In Virus 6F3 written by Hannah Brown, Ayaha Ikezawa, Jun Hyun Park, Brian Lee and Yuri Nobematsu, they tell a fictional story based on non-fictional characters, conveying deeper underlying messages on how to survive. Every chapter introduced something fresh which made it a nice and engaging read. Their novella presents the protagonists being stuck in a world filled with zombies because of a virus called virus 6F3 created by a character called Ethan Salter. Due to the use of non-fictional characters, it elicits a suspension of disbelief and it also facilitates the imagery of the readers.
Their prologue really hooked the readers, for it instantly started with an alluring question: “Why is it that everyone must have to die in the end?” (Virus 6F3). As I mentioned before, every chapter had a new conflict and an abundance of dialogue, which means they followed the Rule of Thumbs. In every chapter, either a person would die (become a zombie) or get stuck in a life-threatening situation. Although entertaining, the story contained many errors; use of grammar, punctuation errors, build-up of sentences, and a lack of coherence.
The build-up of sentences, and punctuation and grammatical errors caused an inefficiency while reading, for it’s either read incorrectly or difficult to be understood. They mostly used incorrect punctuation while writing dialogue e.g. “ “Damn, that was close.” Brian said.” (Lee, Virus 6F3).Here they used a period instead of a comma when closing a quotation. And simple things like that, even though not really bothersome, does matter. The conjugation of verbs were often incorrect in some parts. They would confuse “he has” with “he have”, “he were” with “he was” , “he ran” with “he runned”, and “he has seen” with “he have sawn”. For example: “the combat was extreme than any other fight Jun have ever sawn” (Ikezawa, Virus 6F3). And for their build-up of sentences, they would order certain phrases incorrectly e.g. “Everything, they did not even know what they were thinking about, just spaced out” (Park, Virus 6F3). Also, their usage of “slowing down time” was occasionally limited, for many relevant parts e.g. the deaths or abandoning of characters and the ending were written in only a few sentences.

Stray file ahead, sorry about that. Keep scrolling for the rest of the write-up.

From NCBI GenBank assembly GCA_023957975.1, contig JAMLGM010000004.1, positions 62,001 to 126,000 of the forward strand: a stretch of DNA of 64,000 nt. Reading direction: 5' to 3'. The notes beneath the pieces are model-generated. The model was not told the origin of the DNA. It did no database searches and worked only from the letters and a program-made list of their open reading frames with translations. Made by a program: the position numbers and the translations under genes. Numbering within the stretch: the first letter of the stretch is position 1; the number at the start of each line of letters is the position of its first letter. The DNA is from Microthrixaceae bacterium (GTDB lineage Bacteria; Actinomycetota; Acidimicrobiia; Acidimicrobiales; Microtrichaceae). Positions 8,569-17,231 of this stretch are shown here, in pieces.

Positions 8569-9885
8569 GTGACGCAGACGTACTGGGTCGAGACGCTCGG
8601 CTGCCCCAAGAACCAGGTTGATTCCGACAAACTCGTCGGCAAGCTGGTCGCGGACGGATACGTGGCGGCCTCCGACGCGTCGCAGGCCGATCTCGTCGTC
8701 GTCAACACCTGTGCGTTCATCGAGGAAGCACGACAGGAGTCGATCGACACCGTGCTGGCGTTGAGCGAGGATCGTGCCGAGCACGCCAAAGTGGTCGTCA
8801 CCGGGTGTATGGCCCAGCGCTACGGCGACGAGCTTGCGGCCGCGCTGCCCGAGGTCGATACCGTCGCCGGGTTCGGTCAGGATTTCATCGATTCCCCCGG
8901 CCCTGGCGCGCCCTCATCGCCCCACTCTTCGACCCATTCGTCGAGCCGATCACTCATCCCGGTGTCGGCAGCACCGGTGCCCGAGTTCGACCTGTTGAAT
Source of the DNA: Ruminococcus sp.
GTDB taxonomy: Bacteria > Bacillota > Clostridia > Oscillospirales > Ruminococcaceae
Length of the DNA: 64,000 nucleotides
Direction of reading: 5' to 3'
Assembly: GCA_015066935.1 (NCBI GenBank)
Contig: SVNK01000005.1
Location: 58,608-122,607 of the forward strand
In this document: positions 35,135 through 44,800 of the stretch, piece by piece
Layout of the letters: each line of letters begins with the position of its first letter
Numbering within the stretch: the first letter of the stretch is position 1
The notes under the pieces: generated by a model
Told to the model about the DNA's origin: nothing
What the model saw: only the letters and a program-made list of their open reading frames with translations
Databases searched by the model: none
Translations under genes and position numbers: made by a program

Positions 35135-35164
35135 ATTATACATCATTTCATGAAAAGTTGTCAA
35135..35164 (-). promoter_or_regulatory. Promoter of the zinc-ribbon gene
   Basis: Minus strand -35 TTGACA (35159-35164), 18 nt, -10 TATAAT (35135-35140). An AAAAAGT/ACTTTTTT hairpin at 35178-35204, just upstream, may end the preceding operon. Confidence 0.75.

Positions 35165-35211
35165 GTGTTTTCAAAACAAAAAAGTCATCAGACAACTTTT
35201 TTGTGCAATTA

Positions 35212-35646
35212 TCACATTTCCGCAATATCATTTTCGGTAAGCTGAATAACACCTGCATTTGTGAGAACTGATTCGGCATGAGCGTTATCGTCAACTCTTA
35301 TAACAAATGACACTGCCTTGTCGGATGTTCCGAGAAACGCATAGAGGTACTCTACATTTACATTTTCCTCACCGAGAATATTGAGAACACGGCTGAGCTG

These errors diminished the fluency, and fluency is incredibly important for it helps the reader to stay engaged and to understand and enjoy the material. Notwithstanding these errors, I enjoyed reading their novella, for I knew the characters and I love stories about apocalypses. Their messages of “never giving up” and “friendship is very important” were conveyed, albeit subtle. Despite this merit, the dearth of eloquence was quite off-putting and vexatious. If only they reviewed or let someone else review their novella for errors, it could’ve been exemplary. Like what Edmund Burke once said: “Reading without reflecting is like eating without digesting” (Edmund Burke).
Lee Brian, Hannah Brown, Yuri Nobematsu, Ayaha Ikezawa, and Jun Hyun Park. Virus 6F3. Humanitys-truths. N.p., n.d. Web. 03 June 2015.
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